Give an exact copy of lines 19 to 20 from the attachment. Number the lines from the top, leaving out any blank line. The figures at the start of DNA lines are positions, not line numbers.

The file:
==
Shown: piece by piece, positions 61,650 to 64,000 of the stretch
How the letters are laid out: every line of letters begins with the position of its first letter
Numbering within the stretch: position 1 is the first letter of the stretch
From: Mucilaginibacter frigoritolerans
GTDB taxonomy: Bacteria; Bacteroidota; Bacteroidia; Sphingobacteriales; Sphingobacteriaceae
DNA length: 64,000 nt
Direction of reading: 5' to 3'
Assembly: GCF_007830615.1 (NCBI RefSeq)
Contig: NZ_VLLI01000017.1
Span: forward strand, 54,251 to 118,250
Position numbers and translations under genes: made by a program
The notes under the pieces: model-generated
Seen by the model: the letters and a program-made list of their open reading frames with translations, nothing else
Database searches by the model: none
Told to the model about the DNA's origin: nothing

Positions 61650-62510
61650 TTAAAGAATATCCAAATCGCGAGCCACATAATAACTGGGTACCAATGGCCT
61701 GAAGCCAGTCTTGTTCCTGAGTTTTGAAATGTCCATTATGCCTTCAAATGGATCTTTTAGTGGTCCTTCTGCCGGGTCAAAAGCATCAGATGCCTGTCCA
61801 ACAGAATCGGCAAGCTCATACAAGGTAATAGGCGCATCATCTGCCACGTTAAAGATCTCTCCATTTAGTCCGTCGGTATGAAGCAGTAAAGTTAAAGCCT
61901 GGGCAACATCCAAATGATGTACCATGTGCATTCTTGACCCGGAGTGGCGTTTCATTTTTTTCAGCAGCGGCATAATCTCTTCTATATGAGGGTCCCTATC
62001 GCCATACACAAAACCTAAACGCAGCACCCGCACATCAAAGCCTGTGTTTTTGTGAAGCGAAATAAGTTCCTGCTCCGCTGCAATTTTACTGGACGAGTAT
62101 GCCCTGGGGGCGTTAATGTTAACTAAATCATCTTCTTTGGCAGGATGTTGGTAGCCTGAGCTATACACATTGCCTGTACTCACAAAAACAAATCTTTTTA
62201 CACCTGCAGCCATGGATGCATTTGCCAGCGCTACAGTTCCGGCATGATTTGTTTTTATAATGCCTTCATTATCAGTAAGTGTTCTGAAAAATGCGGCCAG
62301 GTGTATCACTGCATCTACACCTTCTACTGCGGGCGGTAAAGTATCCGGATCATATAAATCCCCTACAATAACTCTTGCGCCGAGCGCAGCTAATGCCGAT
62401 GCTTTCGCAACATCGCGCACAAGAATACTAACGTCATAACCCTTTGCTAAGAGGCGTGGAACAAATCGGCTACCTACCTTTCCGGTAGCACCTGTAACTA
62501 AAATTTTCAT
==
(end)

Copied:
61801 ACAGAATCGGCAAGCTCATACAAGGTAATAGGCGCATCATCTGCCACGTTAAAGATCTCTCCATTTAGTCCGTCGGTATGAAGCAGTAAAGTTAAAGCCT
61901 GGGCAACATCCAAATGATGTACCATGTGCATTCTTGACCCGGAGTGGCGTTTCATTTTTTTCAGCAGCGGCATAATCTCTTCTATATGAGGGTCCCTATC